Quality; Products, facilities and services are of an appropriate quality. [9]

Conclusion

There is no one wheelchair type that will meet the needs of every wheelchair user. Wheelchair users need a wheelchair that meets their needs, suits their environment and is safe and durable. [9] Appropriate provision of wheelchairs is one of the most important factors in the successful rehabilitation of people who need a wheelchair for mobility and an effective way of meeting the individual needs of wheelchair users is the provision of wheelchairs through wheelchair services. Wheelchair services work directly with wheelchair users to find the most appropriate wheelchair among those available for that user. During this course we will examine in detail the individual elements of Wheelchair Service Provision in relation to Manual Wheelchair Provision only in order to develop theoretical principles for the management of wheelchair service delivery in all contexts.[1][5][6][7]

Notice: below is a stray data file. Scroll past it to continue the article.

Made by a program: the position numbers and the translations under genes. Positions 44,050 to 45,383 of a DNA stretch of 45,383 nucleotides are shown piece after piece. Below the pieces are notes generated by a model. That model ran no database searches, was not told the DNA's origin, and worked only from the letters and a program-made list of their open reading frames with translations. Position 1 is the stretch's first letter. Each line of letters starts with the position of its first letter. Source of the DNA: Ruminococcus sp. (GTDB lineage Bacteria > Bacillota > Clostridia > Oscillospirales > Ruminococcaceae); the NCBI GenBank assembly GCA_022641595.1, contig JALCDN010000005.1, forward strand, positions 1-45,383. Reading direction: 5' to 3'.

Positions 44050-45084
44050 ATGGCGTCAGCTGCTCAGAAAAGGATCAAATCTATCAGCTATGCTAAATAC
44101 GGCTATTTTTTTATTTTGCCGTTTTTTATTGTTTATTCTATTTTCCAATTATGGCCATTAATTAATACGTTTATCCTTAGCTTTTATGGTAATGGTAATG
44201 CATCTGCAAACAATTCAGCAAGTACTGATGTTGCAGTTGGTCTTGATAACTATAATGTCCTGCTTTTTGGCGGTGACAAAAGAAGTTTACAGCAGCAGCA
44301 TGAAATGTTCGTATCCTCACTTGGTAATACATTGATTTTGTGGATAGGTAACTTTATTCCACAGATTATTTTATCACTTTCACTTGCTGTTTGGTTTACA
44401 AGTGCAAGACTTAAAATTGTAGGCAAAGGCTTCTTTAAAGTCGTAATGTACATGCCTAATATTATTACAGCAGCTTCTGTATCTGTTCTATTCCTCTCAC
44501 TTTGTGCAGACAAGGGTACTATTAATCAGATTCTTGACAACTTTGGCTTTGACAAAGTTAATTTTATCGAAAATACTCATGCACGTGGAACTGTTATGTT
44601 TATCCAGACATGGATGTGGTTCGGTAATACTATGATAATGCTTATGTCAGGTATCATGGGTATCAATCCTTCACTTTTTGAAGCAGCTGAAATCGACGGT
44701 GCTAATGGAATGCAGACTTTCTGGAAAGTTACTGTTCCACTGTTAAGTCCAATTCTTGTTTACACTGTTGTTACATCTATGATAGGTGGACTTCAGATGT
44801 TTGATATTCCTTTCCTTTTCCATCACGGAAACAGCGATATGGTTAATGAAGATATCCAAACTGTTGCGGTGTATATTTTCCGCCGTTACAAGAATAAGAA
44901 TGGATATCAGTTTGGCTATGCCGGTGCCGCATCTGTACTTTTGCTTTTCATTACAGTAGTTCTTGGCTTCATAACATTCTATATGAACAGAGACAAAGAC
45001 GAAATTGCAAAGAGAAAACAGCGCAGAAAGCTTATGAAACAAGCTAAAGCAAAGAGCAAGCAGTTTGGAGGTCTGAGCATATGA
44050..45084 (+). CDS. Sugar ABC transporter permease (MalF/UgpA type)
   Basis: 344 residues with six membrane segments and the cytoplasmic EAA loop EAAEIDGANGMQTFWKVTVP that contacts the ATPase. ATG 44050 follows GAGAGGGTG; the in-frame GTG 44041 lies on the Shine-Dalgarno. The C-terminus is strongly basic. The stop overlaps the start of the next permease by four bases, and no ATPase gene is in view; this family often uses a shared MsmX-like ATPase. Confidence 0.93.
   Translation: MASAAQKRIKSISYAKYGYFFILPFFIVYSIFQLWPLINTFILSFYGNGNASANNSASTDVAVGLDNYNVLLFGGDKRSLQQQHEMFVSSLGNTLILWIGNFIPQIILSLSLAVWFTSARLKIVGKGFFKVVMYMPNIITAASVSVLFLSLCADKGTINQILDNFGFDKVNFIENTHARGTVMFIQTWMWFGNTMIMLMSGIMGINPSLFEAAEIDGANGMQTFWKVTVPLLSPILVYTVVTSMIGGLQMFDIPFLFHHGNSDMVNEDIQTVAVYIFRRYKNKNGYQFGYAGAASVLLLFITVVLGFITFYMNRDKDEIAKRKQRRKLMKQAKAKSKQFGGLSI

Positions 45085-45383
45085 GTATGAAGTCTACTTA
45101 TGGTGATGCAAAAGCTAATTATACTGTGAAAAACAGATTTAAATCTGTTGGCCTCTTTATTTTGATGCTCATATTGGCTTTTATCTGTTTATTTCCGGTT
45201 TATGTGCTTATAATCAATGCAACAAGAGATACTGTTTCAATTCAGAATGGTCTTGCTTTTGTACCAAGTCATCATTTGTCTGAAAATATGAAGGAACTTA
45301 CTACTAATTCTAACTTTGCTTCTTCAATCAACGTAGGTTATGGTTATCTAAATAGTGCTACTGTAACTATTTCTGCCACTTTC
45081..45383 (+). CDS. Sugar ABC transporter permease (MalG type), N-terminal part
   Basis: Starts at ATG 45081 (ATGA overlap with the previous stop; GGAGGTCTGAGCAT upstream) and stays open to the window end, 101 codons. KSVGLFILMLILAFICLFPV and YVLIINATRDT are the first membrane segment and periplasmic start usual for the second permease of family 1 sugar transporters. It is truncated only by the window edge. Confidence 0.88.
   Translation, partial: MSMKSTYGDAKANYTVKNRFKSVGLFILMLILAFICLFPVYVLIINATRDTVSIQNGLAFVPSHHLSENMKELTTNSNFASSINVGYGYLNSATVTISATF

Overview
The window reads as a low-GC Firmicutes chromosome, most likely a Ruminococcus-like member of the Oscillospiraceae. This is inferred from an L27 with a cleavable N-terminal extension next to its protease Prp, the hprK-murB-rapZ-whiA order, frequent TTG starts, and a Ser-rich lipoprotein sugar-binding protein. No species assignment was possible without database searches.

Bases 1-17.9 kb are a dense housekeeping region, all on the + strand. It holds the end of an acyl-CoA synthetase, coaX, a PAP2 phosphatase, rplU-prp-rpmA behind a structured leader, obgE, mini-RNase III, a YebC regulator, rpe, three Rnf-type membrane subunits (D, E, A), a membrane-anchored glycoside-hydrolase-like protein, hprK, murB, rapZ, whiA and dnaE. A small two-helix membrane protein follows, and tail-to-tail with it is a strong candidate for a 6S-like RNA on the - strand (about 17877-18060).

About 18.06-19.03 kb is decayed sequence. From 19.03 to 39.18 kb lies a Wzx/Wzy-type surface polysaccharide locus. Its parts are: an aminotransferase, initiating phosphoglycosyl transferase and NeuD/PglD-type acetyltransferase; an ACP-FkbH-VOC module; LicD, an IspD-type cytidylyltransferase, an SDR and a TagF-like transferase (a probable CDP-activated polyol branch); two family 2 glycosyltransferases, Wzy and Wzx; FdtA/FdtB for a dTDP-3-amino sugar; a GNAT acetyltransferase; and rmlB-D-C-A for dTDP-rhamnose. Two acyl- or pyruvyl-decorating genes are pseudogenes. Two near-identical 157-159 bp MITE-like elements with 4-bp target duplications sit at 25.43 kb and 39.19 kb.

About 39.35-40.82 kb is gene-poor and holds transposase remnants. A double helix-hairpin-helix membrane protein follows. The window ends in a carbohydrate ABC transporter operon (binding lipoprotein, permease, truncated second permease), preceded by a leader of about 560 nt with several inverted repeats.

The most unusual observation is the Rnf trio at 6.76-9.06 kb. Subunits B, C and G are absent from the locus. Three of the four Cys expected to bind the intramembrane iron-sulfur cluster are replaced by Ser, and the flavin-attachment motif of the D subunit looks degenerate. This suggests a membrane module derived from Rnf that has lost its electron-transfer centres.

Most importantly, remember that wheelchair service provision is not only about the wheelchair, which is just a product, but more importantly wheelchair service provision is about enabling people with disabilities to become mobile, remain healthy, improve quality of life and participate fully in community life.[1]

References

  1. 1.00 1.01 1.02 1.03 1.04 1.05 1.06 1.07 1.08 1.09 1.10 1.11 1.12 1.13 1.14 1.15 1.16 1.17 1.18 1.19 1.20 William Armstrong, Johan Borg, Marc Krizack, Alida Lindsley, Kylie Mines, Jon Pearlman, Kim Reisinger, Sarah Sheldon. Guidelines on the Provision of Manual Wheelchairs in Less Resourced Settings. World Health Organization; Geneva: 2008.